The Altra Max wins the more useful critical-jOPS benchmark by over 30%. It also wins the LLVM compile test and SPECINT_rate by a few percent. The 7763 only wins SPECFP by 18% (not Altra's market) and max-jOPS by 13%.

    So yes my point is spot on, the small cache does not look at all like a serious liability. Per-core performance isn't interesting when comparing a huge SMT core with a tiny non-SMT core - you can simply double the number of cores to make up for SMT and still use half the area...
    Reply
  • mode_13h - Saturday, October 9, 2021 - link

    > Per-core performance isn't interesting when comparing ...

    Trying to change the subject? We didn't mention that. We were talking only about cache.

    > The Altra Max wins the more useful critical-jOPS benchmark by over 30%.

    That's really about QoS, which is a different story. Surely, relevant for some. I wonder if x86 CPUs would do better on that front with SMT disabled.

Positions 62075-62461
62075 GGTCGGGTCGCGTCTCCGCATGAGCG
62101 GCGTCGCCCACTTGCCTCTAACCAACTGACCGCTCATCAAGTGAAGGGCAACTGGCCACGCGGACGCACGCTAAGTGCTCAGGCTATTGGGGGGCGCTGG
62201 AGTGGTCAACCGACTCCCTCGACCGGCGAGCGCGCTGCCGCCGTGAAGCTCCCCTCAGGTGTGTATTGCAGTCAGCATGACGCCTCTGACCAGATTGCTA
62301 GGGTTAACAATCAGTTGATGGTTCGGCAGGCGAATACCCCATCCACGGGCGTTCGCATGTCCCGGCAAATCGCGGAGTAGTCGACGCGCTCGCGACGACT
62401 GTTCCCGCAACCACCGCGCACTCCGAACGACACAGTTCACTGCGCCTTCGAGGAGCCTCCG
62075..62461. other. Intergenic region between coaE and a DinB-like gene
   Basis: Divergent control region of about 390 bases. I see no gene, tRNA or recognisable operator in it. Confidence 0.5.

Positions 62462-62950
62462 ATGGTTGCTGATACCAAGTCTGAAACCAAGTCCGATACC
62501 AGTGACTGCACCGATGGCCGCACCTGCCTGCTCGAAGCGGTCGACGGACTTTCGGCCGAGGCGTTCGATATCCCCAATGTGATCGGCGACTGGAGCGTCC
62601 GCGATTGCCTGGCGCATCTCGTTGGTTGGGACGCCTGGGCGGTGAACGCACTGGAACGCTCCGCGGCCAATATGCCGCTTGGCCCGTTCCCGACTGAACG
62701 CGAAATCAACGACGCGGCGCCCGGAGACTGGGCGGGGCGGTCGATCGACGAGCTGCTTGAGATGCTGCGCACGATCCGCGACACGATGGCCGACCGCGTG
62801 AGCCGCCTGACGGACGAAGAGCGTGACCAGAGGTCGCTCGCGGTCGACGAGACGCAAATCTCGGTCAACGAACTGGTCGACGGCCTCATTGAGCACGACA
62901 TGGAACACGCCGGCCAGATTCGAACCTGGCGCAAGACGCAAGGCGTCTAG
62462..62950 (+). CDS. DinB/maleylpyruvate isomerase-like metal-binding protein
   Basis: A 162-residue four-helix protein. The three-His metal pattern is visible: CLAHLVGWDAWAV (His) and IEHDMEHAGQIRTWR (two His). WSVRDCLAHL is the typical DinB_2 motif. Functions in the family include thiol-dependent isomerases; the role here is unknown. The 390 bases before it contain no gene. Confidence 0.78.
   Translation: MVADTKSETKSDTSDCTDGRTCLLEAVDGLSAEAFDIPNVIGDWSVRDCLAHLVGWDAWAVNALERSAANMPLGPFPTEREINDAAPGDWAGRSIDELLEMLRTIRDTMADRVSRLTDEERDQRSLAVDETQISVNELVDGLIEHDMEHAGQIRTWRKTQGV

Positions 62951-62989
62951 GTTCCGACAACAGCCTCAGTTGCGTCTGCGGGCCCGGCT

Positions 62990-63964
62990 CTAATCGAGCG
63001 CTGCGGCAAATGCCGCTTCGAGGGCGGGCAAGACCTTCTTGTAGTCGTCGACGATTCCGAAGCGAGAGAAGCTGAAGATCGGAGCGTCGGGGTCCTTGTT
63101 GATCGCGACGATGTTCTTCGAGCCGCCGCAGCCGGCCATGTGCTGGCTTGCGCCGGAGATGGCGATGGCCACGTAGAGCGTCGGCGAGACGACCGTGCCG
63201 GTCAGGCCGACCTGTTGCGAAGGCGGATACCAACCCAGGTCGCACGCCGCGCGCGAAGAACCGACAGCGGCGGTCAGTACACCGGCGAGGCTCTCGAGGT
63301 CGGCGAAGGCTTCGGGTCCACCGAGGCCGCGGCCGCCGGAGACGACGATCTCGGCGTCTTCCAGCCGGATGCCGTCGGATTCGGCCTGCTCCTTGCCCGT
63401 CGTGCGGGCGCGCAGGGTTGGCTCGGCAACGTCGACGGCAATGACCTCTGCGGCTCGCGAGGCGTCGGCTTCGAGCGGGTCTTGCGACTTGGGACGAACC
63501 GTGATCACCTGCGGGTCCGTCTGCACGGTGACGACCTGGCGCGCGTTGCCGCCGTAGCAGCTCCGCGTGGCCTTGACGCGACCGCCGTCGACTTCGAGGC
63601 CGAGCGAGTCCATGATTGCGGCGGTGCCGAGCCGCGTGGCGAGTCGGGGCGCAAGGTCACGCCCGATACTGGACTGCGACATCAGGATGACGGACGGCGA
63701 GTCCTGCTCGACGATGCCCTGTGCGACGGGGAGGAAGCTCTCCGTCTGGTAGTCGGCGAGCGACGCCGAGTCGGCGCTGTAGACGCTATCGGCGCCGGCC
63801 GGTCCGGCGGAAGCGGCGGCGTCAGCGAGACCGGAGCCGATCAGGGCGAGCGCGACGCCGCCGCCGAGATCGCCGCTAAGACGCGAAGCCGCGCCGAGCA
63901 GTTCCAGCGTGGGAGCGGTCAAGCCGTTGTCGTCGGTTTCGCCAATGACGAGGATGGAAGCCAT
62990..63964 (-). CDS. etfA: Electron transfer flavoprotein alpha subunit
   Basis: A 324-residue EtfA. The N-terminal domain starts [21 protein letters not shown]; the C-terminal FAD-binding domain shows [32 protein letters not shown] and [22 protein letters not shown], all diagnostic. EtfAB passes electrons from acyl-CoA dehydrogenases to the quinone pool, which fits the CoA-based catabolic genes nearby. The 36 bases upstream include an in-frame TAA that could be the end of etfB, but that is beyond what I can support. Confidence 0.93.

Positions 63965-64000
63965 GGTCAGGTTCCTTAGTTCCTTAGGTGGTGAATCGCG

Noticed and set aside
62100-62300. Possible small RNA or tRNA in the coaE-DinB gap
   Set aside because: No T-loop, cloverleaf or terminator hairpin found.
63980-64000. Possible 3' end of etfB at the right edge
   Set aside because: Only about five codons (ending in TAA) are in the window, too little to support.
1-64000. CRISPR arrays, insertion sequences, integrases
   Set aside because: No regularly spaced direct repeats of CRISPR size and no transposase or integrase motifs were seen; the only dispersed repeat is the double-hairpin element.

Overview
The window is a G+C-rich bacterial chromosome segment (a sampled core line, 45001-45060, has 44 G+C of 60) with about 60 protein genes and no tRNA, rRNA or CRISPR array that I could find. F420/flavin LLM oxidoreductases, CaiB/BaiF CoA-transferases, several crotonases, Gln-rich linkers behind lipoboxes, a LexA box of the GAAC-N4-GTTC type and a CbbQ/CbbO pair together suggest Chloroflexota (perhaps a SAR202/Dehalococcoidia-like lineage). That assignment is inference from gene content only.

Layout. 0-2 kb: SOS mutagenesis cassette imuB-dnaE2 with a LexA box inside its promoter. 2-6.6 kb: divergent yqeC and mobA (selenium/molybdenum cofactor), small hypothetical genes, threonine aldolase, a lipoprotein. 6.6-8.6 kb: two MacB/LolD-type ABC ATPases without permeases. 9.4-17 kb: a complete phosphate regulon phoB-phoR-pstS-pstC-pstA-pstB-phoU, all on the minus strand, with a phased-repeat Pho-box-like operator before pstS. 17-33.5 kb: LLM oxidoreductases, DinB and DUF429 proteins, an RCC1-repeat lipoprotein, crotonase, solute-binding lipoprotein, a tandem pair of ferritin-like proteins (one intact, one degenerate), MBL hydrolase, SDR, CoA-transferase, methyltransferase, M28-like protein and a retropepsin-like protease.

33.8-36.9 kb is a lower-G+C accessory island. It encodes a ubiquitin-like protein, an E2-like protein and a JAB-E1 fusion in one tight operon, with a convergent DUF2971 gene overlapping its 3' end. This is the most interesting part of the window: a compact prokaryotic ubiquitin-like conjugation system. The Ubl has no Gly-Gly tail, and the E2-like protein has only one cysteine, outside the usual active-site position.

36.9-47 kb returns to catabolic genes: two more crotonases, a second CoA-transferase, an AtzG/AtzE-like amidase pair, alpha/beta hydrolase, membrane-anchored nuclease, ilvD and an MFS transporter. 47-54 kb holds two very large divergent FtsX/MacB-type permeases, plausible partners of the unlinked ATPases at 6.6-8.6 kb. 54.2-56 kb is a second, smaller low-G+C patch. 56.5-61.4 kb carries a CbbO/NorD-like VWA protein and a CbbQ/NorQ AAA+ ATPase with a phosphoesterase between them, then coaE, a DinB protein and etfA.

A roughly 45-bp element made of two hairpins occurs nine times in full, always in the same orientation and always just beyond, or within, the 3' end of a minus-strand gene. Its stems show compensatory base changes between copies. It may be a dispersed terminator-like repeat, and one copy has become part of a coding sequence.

> the small cache does not look at all like a serious liability.

    Of course it's a liability! It's just a very workload-dependent one. You need only note the cases where Max significantly underperforms, relative to its 80-core sibling, to see where the cache reduction is likely an issue.

    The reason why there are so many different benchmarks is that you can't just seize on the aggregate numbers to tell the whole story.
    Reply
  • mode_13h - Saturday, October 9, 2021 - link

    Apologies, I now see where schujj07 mentioned per-core performance. I even searched for "per-core" but not "per core". Reply

Log in

Don't have an account? Sign up now